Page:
TO LAY THE CLOTH FOR DINNER.
The cloth itself must first be put on straight and evenly, and if at all creased should be pressed with a clean iron over a damp cloth. The cloth should not be laid upon the bare table, but the table should be first covered by some asbestos-felt or an old cloth. Should the housewife wish to display her highly-polished table, she may dispense with a table-cloth and use dainty lace mats for each plate or dish, taking care to protect the polish of the table by using small asbestos mats under the fancy mats.
Here we go with the asbestos again. I believe all of my place mats are cork backed, so I hope that suffices.
Everything necessary for laying the cloth, including the napkins, should first be brought into the room, and it is a good plan to put the latter round the table first, so that the same amount of space can be allowed to each person.
Remember we're giving each person AT LEAST 24 inches. Except at a lot of restaurants where they really don't seem to care if you keep nudging the person next to you when cutting your steak.
These occupy the space between the knives and forks, and in each, if folded, should be put either a dinner roll or a piece of bread cut rather thick.
Remembering of course that side plates are a definite no-no at dinner.
Table-napkins are often merely folded over and laid flat on the plate ready for the hors d'œuvre, between the knives and forks; a small knife is then laid on the napkin.
Next place the menu cards, if these are used, either one to each person, or one between three or four, if only a few are provided.
The water jugs, cruets and salt cellars may next be laid. There should be a cruet at each corner of the table, while a salt cellar should be between every two persons. We now come to the knives and forks, and of these it is usual to lay a large one of each, the knife flanked to the right by a fish knife, a soup spoon, and an hors d'œuvre fork, and on the left of the fork should be the fish fork; other knives and forks are supplied with the plates for different courses.
A cruet set is a collection of little bottles of vinegar and oil and pepper... sometimes salt as well.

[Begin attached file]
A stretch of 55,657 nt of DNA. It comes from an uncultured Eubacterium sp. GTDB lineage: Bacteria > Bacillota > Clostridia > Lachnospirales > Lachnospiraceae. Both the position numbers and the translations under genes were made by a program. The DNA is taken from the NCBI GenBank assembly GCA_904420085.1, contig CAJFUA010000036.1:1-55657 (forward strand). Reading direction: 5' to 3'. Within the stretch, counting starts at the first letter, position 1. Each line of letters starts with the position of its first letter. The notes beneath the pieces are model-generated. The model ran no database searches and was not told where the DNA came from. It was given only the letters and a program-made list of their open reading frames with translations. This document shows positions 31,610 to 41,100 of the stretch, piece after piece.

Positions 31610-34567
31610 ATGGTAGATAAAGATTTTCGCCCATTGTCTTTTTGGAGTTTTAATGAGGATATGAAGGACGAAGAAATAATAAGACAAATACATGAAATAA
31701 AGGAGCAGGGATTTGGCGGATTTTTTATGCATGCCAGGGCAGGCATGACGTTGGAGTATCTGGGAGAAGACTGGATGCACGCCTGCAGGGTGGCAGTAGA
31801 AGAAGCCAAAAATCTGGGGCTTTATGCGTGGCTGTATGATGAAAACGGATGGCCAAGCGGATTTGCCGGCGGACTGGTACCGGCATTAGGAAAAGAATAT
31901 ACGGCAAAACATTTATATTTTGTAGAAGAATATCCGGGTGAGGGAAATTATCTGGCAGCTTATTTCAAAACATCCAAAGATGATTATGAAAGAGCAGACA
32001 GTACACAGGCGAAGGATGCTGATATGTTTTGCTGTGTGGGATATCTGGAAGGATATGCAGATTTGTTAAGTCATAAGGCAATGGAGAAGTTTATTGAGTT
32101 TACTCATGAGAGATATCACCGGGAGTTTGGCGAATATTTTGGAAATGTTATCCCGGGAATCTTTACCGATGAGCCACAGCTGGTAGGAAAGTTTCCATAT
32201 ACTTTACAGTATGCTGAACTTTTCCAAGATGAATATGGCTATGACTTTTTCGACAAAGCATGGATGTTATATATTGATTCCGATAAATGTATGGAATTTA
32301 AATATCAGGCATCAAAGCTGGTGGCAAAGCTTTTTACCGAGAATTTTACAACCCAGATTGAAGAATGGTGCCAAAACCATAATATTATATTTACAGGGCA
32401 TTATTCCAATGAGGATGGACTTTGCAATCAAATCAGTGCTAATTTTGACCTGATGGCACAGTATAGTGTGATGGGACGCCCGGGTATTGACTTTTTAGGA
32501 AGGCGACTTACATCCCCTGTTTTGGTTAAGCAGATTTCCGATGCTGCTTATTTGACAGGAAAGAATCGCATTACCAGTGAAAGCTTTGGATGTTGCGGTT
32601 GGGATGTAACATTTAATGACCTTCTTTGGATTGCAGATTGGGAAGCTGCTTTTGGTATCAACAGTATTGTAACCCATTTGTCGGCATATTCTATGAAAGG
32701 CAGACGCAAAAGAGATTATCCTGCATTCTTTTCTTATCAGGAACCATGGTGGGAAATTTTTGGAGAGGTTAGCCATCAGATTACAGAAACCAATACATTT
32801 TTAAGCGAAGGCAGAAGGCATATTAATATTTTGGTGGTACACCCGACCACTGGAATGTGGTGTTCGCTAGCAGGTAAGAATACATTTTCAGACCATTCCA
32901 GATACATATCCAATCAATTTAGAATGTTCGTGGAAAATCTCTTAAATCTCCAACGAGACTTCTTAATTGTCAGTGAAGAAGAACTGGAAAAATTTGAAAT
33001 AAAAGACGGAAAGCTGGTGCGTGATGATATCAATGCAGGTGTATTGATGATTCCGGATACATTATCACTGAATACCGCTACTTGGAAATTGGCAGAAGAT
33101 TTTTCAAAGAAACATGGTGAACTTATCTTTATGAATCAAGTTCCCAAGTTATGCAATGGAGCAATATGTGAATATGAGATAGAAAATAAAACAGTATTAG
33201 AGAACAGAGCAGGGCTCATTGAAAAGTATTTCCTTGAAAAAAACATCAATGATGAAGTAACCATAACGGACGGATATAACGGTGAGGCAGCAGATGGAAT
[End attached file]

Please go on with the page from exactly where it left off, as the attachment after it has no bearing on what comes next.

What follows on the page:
The question of what wine is to be drunk at dinner will determine what glasses are wanted, as the glasses used for dessert are put on afterwards.
Supposing, as is so often the case, sherry, champagne and claret are to be served, put the proper glasses for each to the right side of each person, setting them in a triangle, with the sherry glass (the first used) at the top, just reaching to the point of the knife, but at a convenient distance from it.
Exactly the same way we were taught to put glasses on the table at hospitality school. Some things never change.
The sideboard requires to be laid as carefully as the dinner-table itself, and everything that can be put there ready for placing on the table afterwards, such as finger-bowls, glasses for dessert wine, dessert plates, decanters, and knives, forks and spoons of every kind should be there ready and carefully arranged. The decanters, salvers, glasses, etc., should be put well at the back of the sideboard, and the plates, knives, forks, etc., neatly laid in front.
When the dinner is not carved on the table, one specially intended for the carver should be prepared with carving knives and forks (the former carefully sharpened beforehand) of various kinds, soup ladle, fish-carvers, etc., in the order of serving the dinner, that nothing may delay him when he commences his duties.
I always, always, always carve in the kitchen. I don't know why, but it seems easier somehow, and I always make a big mess which would probably ruin my table cloth.
Champagne, hock, or other sparkling wines that are only uncorked when wanted, may find a place under the sideboard of side tables where the ice pails are to be found; decanted wines are put on the sideboard.